Jessica Liston is travelling to the Northern Territory to rehome the Waler horse (Jessica Liston)
Time after time
We rode through shot and shell
We rode in and out of Hell
On their strong backs
Time after time
They brought us safely through
By their swift sure hooves
And their brave hearts
Tomorrow we will form up ranks and march down to the quay
And sail back to our loved ones in that dear land across the sea
While our loyal and true companions
Who asked so little and gave so much
Will lie dead in the dust
– Eric Bogle “As If He Knows”
The Waler breed has never received the same kind of press as its illustrious cousin, the thoroughbred, but its hoofhold on Australian history is every bit of equal import.
Hailing from a combination of breeds – thoroughbred, Arab, Timor Pony and Cape horse, with perhaps a dash of Clydesdale or Percheron – the Waler originated from the then colony of New South Wales (hence the ‘Waler’ moniker).
Largely designed as a work horse, we bred them in the thousands … millions … but they really got their ‘name’ as war horses: think the light horse charges. Think Bill The Bastard.
Over 16,000 were sent to South Africa for the Boer War, while an estimated 121,324 ‘served’ overseas during World War 1. Sadly, so many of those Walers would be disposed of rather than be repatriated to Australia and, if you can listen to Eric Bogle’s “As If He Knows” without shedding a tear, you’d better check to see you have a pulse.
But enough of history, it’s today and tomorrow that concern us now: when once there were vast numbers, the breed has become rare.
Fortunately, the actions of a few may well save an important slice of our heritage with Jess Liston, her mum Pauline and good mate, Angela Tiede getting on the front foot in an attempt to ‘re-home’ 20 of the Walers throughout Victoria.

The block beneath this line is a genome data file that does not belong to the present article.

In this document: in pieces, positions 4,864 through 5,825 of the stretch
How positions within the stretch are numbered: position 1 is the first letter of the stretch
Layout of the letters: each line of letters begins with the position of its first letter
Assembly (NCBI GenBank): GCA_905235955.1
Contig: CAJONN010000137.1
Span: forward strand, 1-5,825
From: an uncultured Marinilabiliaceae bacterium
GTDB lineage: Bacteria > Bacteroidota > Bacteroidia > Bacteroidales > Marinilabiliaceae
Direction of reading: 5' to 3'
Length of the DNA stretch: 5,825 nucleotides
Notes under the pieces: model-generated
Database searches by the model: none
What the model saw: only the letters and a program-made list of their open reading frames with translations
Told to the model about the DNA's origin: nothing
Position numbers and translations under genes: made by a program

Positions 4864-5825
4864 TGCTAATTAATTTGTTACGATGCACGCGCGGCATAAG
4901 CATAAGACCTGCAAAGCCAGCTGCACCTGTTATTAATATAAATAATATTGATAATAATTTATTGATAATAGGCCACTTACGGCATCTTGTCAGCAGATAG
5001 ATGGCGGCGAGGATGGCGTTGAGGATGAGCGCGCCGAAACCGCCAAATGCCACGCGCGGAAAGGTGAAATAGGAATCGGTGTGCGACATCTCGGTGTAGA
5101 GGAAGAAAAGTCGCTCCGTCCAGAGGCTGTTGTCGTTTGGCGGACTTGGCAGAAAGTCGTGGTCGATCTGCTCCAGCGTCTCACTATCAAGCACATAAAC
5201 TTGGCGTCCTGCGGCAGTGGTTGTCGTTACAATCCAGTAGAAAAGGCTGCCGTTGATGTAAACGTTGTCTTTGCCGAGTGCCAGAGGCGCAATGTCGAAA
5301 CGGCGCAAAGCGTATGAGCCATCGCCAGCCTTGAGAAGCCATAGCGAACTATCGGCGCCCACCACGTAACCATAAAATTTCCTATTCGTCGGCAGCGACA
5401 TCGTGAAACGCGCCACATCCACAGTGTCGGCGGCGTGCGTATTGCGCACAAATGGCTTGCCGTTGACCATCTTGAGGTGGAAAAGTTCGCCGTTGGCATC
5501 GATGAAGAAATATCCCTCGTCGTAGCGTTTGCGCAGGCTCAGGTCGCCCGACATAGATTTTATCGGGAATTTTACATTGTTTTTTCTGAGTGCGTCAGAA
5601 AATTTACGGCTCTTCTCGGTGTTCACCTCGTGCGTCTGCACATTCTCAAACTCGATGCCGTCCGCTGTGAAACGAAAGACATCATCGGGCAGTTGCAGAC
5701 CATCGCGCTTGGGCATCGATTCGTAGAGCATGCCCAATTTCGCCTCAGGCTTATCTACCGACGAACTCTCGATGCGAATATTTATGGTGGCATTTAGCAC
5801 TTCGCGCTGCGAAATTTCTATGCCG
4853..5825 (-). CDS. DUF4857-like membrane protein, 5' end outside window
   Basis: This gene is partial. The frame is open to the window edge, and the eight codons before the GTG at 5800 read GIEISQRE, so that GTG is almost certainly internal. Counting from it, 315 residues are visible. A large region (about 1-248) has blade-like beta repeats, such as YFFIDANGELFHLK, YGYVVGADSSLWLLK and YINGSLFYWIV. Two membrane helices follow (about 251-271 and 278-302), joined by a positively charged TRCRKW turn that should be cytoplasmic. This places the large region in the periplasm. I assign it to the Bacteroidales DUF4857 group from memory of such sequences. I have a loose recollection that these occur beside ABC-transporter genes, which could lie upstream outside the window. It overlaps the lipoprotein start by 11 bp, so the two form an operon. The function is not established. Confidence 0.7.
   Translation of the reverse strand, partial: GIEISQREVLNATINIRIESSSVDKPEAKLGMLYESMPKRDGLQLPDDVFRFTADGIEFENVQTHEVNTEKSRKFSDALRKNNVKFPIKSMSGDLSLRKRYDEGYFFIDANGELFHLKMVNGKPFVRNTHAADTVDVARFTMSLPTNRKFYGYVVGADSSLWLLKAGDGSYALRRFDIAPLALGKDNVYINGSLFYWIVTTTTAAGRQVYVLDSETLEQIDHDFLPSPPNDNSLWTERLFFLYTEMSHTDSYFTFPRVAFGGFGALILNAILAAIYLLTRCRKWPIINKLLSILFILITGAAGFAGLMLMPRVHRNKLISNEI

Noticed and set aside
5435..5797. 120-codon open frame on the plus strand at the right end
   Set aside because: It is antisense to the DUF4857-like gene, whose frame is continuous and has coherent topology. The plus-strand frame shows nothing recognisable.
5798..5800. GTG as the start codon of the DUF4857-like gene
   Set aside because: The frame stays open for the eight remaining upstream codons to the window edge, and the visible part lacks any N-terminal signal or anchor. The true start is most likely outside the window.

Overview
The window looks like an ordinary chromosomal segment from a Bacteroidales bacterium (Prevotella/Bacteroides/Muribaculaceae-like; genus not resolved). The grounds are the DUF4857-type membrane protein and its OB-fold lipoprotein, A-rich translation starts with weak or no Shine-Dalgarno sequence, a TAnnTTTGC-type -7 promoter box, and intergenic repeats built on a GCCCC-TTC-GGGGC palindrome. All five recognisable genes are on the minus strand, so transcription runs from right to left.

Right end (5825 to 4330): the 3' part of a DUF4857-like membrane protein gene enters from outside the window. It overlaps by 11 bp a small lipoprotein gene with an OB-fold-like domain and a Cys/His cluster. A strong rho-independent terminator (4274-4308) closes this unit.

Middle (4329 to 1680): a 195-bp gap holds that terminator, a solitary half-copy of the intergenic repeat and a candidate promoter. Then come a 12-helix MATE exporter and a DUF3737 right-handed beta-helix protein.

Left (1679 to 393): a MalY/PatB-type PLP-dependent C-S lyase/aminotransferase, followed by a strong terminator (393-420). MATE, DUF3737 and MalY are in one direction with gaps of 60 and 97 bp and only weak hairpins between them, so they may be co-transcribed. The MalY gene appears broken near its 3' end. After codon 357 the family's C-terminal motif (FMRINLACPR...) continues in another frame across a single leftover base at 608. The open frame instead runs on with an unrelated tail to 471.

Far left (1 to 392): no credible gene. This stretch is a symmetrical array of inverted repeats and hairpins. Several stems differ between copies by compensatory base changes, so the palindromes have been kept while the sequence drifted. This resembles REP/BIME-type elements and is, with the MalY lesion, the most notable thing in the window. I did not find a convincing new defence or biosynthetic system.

“There are around 300 Walers on traditional land in the Northern Territory and we’re up there at the moment working through the logistics of transporting the horses back to my property in Victoria,” Jess Liston explains. “We will then place them with various properties covering a wide range of disciplines.
“The reason why the Walers were so popular in the past, and should be again!, is because they are so versatile. They could be used as clerks of the course, as lead ponies, for camp drafting, eventing, dressage, show jumping … you name it.
“Because of their incredible temperament they are also terrific for leadership and team-building: brilliant for therapy, particularly around the elderly and young children.”
If you love the horse and genuinely appreciate what he/she has done to help build this country, ‘Save The Waler’ is a worthy cause.
So, when you take a moment to reflect on this Anzac Day, think also of our four legged heroes. We can’t do anything about bringing back those old diggers, but we can do something about resurrecting the breed that served them so well.
A gofundme page has been set up and you can do your bit by contributing at: https://www.gofundme.com/save-the-waler
Jess Liston can also be contacted through email: email@example.com